Description of original award (Fiscal Year 2018, $250,000)
The PCOME has records for 1402 unidentified individuals dating back to 1965. Over 200 of these unidentified individuals have no DNA profiles. Without the addition of a temporary anthropologist and funding for DNA, these individuals will likely remain unidentified. There is a substantial backlog of DNA analyses from the samples of these unidentified individuals. All possible avenues of identification have been attempted if possible and the only remaining mode of identification is through DNA analyses.
Additionally, it is imperative that these samples are sent to Bode Cellmark for three reasons. The first reason is that the PCOME has relied on the ability of Bode Cellmark to extract full profiles from severely weathered remains since 2008. Secondly, Bode maintains a large database of partial remains cases from the PCOME that may produce inter-skeletal matches with previous cases. Without the ability to send samples to Bode one individual may be mistakenly counted as two separate individuals. The final reason why DNA samples need to be processed at Bode is the foreign national family reference databases of missing migrants which are ineligible for CODIS submission that are housed by Bode.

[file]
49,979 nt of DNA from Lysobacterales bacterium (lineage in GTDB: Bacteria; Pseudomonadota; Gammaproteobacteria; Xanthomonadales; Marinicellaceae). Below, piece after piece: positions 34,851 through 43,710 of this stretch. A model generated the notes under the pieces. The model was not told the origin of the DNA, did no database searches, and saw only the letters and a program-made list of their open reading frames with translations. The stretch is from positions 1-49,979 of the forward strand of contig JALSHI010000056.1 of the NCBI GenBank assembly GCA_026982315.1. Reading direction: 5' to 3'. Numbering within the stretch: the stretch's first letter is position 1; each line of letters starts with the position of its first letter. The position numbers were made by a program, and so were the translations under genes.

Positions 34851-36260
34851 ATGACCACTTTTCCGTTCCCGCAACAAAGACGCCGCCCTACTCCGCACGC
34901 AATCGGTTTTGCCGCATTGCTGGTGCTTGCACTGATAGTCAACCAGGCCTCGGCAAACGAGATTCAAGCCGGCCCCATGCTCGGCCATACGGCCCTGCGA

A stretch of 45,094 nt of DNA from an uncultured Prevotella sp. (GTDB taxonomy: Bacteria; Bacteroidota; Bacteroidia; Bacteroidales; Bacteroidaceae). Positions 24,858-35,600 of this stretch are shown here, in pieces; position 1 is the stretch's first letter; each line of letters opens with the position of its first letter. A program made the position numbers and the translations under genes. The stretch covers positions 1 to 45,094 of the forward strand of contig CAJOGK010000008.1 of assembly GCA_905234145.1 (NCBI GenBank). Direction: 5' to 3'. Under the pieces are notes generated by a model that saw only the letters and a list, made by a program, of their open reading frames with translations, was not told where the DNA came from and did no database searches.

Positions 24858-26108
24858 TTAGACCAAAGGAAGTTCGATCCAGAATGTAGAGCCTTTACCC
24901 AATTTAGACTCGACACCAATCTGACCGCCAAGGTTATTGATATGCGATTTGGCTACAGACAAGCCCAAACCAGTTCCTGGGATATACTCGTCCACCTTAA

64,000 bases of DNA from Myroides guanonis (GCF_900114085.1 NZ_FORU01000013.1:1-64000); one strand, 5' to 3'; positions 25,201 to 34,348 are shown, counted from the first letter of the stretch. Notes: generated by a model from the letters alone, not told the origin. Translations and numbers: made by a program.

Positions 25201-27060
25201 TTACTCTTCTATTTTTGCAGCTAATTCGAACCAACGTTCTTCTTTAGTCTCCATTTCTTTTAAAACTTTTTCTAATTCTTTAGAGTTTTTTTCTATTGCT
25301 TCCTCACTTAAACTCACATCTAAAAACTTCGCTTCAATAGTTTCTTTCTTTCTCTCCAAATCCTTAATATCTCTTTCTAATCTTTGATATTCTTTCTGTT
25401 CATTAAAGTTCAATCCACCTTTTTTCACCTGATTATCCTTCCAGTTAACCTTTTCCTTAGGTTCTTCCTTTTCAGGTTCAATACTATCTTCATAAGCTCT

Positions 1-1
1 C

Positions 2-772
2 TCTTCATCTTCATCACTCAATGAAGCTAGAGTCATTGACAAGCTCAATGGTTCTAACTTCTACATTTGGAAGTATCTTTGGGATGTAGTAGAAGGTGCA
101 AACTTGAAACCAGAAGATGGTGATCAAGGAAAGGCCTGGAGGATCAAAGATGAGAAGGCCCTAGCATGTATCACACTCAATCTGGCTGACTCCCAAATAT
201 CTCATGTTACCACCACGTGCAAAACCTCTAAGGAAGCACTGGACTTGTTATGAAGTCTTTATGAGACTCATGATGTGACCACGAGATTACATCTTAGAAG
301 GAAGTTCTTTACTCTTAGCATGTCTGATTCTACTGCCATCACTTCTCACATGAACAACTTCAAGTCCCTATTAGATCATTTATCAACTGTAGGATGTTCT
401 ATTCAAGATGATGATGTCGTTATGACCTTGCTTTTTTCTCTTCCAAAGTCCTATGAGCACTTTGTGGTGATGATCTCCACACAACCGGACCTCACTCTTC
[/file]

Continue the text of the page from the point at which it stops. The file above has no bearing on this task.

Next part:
The PCOME would like to offer a yearlong post-doctoral position to an anthropologist trained in forensic anthropology to facilitate the sending the backlog of DNA samples, interpretation of DNA analyses, assist with skeletal case backlog, and resect DNA samples on cases as needed.
This award would not only reduce the backlog of DNA analyses and anthropology cases needed at the PCOME, but also would employ and train a recent PhD graduate providing them an immersive yearlong fellowship with a board certified forensic anthropologist working in a medical examiners office that has a large volume of skeletal remains.
This award will also aid in the potential identification of 245 individuals. The majority of these unidentified individuals were examined in 2016 2018 and other avenues of identification (ex. fingerprint matches and dental analyses) were either not possible or did not result in an identification. In addition to the reduction of DNA backlog and progression of cases that have remained unidentified, this funding will afford a recent PhD graduate the opportunity to train within a medical examiners office which has a strong emphasis on identification.